GDPR was adopted by the European Parliament in April 2016, giving companies two years to either comply or cancel services in the EU. In some cases, companies are buying themselves a bit more time by temporarily suspending European operations until they’ve gotten all their operational ducks in a row, said Katikala.

“My biggest concern with GDPR is that it’s moving very fast and the terms still need to be defined,” Katikala told Engadget. “Without answers, even honest companies can only go so far without further guidance.”

Even outfits within the EU had trouble working out how to comply with GDPR. Scandinavian game companies met in Helsinki several times to navigate compliance, according to Jari-Pekka Kaleva, senior policy analyst at Finnish trade association Neogames. “I think everyone now is starting to be aware of GDPR and what it means, but there are still companies that have open questions they need to understand. So it’s a step-by-step process,” he told Engadget last week.

That confusion has ratcheted up anxiety in gaming companies. Studios have scrambled to make sure they’re compliant by mapping their flow of user data and updating their terms of service (ToS). Some very small indie game-making outfits never even had a ToS document, so they’ve needed to create one. More established companies like NVIDIA have updated their privacy centers and policies with clearer language and new features, as the regulations require. A few, like peripheral and computer maker Razer, have launched dedicated GDPR resource sites for consumers to understand their expanded data rights under the new law.

But complying with GDPR hasn’t been significant enough to do more than kill a few old games, so your favorite publisher is probably safe. Some game studios, especially those producing offline single-player games, haven’t had to do more than tweak their ToS. Large game publishers and companies that do deal with personal data have teams of lawyers that have been working behind the scenes for months, if not years.

Still, the games industry will have to continue reckoning with privacy regulations as other countries outside the EU are considering adopting their own versions of the GDPR. Gamers will have more access to and a better understanding of how companies use their information. But the new regulations’ effects on actual games will likely be subtle. For one, it will be much harder for companies to use player info to study or market to them without their knowledge.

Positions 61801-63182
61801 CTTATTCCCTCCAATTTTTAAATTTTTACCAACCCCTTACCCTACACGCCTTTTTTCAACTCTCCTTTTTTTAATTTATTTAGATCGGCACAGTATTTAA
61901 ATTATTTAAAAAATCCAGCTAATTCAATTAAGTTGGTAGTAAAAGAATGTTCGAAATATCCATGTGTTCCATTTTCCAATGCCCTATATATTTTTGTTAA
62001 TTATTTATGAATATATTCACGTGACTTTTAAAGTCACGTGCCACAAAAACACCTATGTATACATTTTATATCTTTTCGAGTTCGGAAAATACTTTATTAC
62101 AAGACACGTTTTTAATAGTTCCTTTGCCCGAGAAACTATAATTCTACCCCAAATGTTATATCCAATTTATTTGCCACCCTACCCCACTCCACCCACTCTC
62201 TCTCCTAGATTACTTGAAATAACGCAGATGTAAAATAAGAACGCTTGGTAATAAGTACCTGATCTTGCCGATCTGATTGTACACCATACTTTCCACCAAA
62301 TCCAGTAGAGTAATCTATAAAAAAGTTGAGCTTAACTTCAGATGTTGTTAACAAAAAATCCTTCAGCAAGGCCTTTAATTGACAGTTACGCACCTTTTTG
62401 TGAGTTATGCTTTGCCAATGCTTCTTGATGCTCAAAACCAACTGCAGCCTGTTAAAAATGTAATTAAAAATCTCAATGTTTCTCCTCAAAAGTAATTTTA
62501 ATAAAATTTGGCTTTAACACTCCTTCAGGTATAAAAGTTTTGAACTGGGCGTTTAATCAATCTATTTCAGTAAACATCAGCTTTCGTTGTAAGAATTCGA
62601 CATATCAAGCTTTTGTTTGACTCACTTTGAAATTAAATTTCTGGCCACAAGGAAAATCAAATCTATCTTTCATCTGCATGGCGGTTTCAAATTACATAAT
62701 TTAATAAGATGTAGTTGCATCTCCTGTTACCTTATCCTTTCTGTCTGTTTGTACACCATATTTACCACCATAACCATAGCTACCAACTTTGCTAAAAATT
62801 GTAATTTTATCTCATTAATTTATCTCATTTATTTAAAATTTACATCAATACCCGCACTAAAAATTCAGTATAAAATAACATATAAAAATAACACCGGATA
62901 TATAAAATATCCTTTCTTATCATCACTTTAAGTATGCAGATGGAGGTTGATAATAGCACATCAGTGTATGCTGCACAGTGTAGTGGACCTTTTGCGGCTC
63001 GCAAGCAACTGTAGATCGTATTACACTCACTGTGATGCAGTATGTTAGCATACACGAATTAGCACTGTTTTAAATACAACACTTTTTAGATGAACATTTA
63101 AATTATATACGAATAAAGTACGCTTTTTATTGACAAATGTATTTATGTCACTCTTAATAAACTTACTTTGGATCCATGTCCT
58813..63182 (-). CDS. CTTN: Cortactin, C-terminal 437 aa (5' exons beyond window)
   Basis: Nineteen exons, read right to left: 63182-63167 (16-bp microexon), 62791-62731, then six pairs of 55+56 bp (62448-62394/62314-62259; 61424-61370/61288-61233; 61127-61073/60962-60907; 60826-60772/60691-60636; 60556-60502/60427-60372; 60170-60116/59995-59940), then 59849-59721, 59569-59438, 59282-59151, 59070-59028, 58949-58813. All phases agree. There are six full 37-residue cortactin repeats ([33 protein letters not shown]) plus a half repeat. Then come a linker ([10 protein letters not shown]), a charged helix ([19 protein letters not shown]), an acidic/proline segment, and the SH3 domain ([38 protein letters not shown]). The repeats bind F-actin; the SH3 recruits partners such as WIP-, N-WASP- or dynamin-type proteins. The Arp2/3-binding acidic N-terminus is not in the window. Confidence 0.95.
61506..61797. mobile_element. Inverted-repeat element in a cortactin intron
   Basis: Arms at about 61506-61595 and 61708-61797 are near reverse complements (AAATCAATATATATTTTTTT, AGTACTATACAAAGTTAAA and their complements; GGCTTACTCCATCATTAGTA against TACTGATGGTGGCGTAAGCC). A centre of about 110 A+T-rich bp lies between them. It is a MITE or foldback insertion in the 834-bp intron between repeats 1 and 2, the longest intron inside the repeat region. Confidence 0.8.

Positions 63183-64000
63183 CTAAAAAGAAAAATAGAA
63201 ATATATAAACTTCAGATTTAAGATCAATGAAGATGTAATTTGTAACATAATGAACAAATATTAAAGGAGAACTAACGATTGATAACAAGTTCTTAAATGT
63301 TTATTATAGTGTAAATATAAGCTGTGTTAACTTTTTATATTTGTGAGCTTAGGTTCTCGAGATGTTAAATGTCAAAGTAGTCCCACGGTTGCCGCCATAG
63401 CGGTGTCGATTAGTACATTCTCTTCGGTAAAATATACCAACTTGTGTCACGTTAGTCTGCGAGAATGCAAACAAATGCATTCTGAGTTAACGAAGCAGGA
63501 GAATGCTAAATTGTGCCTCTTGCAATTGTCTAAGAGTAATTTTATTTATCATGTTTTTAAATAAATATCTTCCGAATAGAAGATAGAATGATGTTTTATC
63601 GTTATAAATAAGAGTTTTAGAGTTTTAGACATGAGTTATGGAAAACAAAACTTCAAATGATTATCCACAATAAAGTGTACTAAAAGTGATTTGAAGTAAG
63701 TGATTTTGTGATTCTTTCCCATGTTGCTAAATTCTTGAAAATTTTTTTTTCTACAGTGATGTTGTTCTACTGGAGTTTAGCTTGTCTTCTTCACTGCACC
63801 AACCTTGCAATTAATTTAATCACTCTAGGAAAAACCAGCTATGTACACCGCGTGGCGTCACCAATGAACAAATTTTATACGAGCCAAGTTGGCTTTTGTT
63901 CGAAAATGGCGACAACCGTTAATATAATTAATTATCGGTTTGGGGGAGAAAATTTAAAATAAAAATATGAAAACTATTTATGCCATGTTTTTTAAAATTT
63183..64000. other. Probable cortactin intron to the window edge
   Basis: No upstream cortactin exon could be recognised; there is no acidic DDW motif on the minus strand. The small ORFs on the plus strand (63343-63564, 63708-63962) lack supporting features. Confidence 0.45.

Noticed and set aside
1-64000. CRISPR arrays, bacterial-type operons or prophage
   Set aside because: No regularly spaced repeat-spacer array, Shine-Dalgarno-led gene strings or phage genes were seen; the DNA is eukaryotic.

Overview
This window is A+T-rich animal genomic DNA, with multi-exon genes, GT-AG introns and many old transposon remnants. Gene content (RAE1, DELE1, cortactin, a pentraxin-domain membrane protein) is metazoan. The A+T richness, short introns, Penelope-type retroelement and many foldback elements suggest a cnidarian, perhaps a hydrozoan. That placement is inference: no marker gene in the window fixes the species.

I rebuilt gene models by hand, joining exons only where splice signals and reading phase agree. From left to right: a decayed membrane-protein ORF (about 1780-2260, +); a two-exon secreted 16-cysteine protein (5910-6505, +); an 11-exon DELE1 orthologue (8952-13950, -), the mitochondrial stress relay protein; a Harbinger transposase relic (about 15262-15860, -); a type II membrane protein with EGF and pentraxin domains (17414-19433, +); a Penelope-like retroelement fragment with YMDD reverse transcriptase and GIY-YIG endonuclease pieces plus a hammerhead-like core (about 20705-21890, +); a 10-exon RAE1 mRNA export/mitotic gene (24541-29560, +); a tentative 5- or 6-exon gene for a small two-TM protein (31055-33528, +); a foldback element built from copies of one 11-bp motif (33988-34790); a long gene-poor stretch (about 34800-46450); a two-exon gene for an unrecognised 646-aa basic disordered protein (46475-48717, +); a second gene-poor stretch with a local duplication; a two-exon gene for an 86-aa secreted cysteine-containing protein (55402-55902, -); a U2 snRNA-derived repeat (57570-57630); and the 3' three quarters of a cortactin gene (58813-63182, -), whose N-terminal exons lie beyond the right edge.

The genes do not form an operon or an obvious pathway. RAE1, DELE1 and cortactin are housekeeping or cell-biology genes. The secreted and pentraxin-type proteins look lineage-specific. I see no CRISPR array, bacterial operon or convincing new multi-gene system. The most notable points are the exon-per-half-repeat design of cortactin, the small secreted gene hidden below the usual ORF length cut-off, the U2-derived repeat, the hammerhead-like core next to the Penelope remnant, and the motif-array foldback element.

Big studios sometimes collect information on how players move in their games and use that to refine gameplay, which is called telemetrics. GDPR’s new transparency requirements will require companies to be more explicit about how they’re studying gamer activity. But most of GDPR’s benefits to players may be invisible to them. The rules apply to any entity that handles personal data, which means game companies are theoretically on the hook for third parties they provide player data to. Studios have had to audit hosting providers and advertisers, and dropped those that might violate the new regulations, Katikala said. This could prevent players’ information from being resold by unscrupulous companies.

Gaming companies probably weren’t the GDPR’s first target, but given the law’s broad language, they’ve also needed to comply to do business with EU users. The result is better privacy protections for gamers both in and out of Europe, and clarity on how their data works. But if these new policies end up guarding information from falling into the wrong hands, it will have been worth the effort for the gaming industry to avoid a data breach.